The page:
GardenSpace will be available internationally, and the US price converts to approximately ?300 and AU£500.

References

  1. ^ smart plant sensors (www.cnet.com)
  2. ^ Kickstarter (www.kickstarter.com)
  3. ^ You can preorder it now at a discount (www.kickstarter.com)

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Sheridan Smith opens up about her anxiety and depression: ‘My life was falling apart’

Actress Sheridan Smith has opened up about her experience of anxiety and depression, sharing that her father’s cancer diagnosis in 2016 triggered a struggle with her mental health that resulted in her taking time away from her West End role in Funny Girl.‘My life was falling apart,’ Smith told The Sunday Times. ‘And I didn’t tell anyone.’

Smith’s experience with anxiety and depression had been ongoing for some time, as she’d originally moved to London to work as an actor with no training – and yet over time, her skills resulted in her being in some of the most high-profile television programmes and theatre shows of the past few years. ‘I never used to get that nervous when I was younger,’ she said. ‘I was just wide-eyed, from up north, enjoying it all, a jobbing actor doing Two Pints, having a laugh.’ Smith starred in Two Pints of Lager and a Packet of Crisps from 2001 to 2009, and also had a prominent role in BBC comedy Gavin and Stacey, as well as Benidorm and Jonathan Creek.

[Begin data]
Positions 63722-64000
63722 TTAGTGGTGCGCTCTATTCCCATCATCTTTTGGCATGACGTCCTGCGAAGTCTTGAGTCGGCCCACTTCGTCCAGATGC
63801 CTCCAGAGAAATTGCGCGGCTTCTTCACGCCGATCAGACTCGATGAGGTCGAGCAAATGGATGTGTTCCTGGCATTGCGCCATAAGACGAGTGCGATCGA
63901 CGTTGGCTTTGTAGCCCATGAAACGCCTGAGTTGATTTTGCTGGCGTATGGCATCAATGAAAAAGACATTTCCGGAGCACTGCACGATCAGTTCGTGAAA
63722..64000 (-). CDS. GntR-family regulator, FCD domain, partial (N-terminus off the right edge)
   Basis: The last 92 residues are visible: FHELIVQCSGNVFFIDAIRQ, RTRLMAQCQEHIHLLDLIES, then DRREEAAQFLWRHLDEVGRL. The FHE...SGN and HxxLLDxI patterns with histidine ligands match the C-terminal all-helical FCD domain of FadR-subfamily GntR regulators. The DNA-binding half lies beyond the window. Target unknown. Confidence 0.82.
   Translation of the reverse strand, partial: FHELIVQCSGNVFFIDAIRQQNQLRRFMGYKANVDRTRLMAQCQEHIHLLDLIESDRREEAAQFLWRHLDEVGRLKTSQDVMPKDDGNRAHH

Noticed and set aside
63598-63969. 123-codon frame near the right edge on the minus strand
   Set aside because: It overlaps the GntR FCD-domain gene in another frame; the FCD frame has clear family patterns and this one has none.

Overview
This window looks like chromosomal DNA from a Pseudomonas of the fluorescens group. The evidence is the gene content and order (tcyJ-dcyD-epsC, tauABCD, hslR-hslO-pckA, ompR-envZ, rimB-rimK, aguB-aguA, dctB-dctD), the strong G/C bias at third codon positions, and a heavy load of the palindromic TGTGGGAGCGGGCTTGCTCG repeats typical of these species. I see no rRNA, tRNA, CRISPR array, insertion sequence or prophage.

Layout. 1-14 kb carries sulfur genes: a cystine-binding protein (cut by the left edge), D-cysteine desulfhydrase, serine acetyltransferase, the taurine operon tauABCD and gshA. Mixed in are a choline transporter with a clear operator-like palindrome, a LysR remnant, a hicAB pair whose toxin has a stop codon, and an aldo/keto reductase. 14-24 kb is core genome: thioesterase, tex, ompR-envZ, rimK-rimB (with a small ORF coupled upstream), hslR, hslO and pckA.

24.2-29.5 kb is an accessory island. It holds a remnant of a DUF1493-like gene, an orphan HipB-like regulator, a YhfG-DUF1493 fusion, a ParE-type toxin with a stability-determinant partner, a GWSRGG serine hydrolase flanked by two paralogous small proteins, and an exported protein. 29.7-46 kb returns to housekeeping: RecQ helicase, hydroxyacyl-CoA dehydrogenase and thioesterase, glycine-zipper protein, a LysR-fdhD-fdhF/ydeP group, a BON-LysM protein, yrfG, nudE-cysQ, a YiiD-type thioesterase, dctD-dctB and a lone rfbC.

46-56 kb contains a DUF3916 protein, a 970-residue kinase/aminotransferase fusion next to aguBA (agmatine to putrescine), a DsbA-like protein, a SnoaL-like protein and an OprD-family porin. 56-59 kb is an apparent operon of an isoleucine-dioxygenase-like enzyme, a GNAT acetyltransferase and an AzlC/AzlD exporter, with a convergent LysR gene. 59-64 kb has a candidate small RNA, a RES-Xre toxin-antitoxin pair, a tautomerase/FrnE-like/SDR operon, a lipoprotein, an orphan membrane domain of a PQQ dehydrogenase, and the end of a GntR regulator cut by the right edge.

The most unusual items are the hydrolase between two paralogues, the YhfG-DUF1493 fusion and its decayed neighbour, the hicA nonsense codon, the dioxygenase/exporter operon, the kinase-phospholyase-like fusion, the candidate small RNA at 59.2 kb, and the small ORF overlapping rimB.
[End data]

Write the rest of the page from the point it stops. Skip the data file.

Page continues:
In 2009, she took on the role of Elle Woods in the West End musical production of Legally Blonde. ‘It was Legally Blonde that changed everything — it was the first time I’d been the lead in a musical, and it did incredibly well,’ Smith recalled.

‘Then things started to go to another level, which I wasn’t… Suddenly I started suffering from anxiety. I’m there on the set [of Quartet] with Dustin Hoffman, Maggie Smith and Michael Gambon, for God’s sake, and I was really anxious.

‘Things shift subtly,’ she continued. ‘There’s more pressure to deliver… You’re constantly worrying that you’re not going to be as good as people think you should be.’ MORE: 6 QUESTIONS TO ASK YOUR TEEN ABOUT ANXIETY[2]